How to Use Your CV to Impress
Spelling Matters. It Matters More in PR.
The other day I received a job application from a graduate who was interested in working for our public relation [sic] agency.
I would like to be able to report that this type of typographical error was an isolated incident. However, unfortunately the issue of grammatical inaccuracies has grown to such epidemic proportions that I feel compelled to give a job to the next candidate who can simply make no spelling mistakes in their cover letter and CV.
Is this Issue Epidemic in New Zealand?
This issue got me thinking. Is it just public relations agencies that are experiencing this drop in standards or is the issue more widespread? There was a time not so long ago when conventional wisdom advised that if you wanted a job, you took the time to call prospective employers and check the name and contact details of the person you were aiming to reach (your target market).
If you knew that you couldn’t spell, you would ask someone else to double check your CV before sending it through to an employer (whether it be a public relation [sic] agency or otherwise).
A failure to adequately perform the basics in articulation essentially sends the message: I don’t really want you to employ me.
While many employers and business managers can relate to this analogy, the irony is that there is a broader message in here for marketers.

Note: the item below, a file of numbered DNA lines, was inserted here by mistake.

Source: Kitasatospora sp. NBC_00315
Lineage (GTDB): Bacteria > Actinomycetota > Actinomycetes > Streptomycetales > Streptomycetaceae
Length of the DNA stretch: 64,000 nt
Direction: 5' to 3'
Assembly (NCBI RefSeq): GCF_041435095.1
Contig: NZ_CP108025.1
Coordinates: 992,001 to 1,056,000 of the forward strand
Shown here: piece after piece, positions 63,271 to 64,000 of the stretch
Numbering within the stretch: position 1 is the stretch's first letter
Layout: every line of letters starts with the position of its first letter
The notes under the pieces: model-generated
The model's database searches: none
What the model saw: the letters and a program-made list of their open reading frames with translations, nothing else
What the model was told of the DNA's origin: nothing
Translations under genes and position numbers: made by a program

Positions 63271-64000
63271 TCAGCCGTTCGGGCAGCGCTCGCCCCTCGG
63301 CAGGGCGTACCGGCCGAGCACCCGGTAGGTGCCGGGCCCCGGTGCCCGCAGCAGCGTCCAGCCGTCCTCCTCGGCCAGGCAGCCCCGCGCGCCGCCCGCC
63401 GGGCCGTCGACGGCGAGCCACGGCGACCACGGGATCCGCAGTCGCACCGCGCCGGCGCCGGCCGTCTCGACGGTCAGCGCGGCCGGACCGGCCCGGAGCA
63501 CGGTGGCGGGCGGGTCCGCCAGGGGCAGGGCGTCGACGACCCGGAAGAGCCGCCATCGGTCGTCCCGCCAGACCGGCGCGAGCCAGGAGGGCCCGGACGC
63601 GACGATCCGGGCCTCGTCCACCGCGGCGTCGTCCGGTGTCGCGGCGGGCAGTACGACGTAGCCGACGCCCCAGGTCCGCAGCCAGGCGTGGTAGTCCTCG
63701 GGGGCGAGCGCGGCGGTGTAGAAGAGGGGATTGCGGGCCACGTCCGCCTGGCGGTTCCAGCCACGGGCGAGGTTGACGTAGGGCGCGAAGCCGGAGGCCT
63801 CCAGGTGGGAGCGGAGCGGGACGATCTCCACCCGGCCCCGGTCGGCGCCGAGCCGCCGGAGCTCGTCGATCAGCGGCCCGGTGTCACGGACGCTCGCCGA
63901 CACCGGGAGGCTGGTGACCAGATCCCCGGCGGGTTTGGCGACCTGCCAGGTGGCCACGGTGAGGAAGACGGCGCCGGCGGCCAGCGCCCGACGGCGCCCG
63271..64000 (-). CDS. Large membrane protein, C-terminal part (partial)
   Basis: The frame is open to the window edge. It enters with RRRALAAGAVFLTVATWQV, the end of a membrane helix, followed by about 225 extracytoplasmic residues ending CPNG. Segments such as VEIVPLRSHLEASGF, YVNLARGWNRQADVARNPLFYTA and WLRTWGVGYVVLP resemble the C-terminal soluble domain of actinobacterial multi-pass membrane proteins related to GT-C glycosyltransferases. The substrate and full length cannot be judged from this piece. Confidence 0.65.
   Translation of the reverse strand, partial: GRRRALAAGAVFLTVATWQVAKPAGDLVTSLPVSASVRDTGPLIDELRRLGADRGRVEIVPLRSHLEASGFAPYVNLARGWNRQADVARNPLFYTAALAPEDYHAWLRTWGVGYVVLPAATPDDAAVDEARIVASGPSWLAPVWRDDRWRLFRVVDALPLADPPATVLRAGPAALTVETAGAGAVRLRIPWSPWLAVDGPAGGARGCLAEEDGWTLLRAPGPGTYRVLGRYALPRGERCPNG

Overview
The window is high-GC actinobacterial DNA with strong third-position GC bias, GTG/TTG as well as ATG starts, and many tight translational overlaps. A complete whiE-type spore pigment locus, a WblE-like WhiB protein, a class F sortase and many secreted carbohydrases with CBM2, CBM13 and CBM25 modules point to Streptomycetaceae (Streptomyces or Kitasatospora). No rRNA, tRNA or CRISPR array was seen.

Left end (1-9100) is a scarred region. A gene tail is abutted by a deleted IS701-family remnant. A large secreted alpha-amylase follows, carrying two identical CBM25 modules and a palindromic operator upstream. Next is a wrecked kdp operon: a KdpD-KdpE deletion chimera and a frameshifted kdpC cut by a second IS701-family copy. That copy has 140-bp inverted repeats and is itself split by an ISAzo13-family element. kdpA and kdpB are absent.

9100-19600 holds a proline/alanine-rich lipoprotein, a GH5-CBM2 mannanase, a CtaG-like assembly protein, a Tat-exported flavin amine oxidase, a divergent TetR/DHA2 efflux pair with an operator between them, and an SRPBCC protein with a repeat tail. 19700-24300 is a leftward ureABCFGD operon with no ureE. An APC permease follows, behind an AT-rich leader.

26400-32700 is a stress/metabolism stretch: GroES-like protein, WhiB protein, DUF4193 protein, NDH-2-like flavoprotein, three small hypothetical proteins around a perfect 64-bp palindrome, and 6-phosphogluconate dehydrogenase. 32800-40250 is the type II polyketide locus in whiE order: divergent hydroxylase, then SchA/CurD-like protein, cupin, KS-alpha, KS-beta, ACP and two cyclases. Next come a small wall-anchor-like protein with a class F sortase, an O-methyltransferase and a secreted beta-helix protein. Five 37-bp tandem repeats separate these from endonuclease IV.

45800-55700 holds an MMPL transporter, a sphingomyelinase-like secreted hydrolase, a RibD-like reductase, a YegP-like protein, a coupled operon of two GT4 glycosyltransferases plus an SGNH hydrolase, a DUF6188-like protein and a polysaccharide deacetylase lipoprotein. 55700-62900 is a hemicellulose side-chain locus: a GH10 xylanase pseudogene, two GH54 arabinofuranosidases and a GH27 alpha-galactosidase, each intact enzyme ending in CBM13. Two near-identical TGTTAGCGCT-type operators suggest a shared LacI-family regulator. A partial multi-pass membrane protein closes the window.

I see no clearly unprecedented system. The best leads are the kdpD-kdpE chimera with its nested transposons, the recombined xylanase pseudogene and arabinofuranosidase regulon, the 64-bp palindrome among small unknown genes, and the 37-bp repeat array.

The reality is that each one of these job seekers is a brand. Their brand is previously unknown to me (the target market/consumer) and so they must create a sufficiently positive first impression that I may want to move further towards establishing a transactional relationship of some sort.
Your First Impression May Be Your Last Impression
In a highly competitive world, it is critical that the first impression be perfect to set one brand apart from another. This is particularly true when the potential investment carries a high level of risk.
Many consumers are risk averse and will look for signals that reinforce the perception that that an investment in this brand carries with it more risk than a competing brand.
The same theory of course holds true not only for public relation [sic] agencies, but also all other industries where the consumer may attach a degree of risk to the purchase.
As a public relation [sic] consultant I advise all my clients to ensure the first impression their brand makes on prospective consumers is entirely positive and, quite simply, exceeds their expectations to the point where they choose to make an investment in developing a relationship with their companies.
While most clients understand this in principle, it is worth noting that strategist Von Clausewitz once said although ‘all in strategy is very simple, that does not mean however it is very easy’. It is those that strive for superior customer service in all aspects of their brand’s interaction with others that have developed world-leading brands.
Whether your target market is a public relation[sic] agency, or a consumer in any other industry, it’s worth taking the time to think about how they see your brand and ensuring it’s in the way you intended.
More assistance with promoting your brand to a discerning target consumer can be found by contacting public relation [sic] agency Impact PR.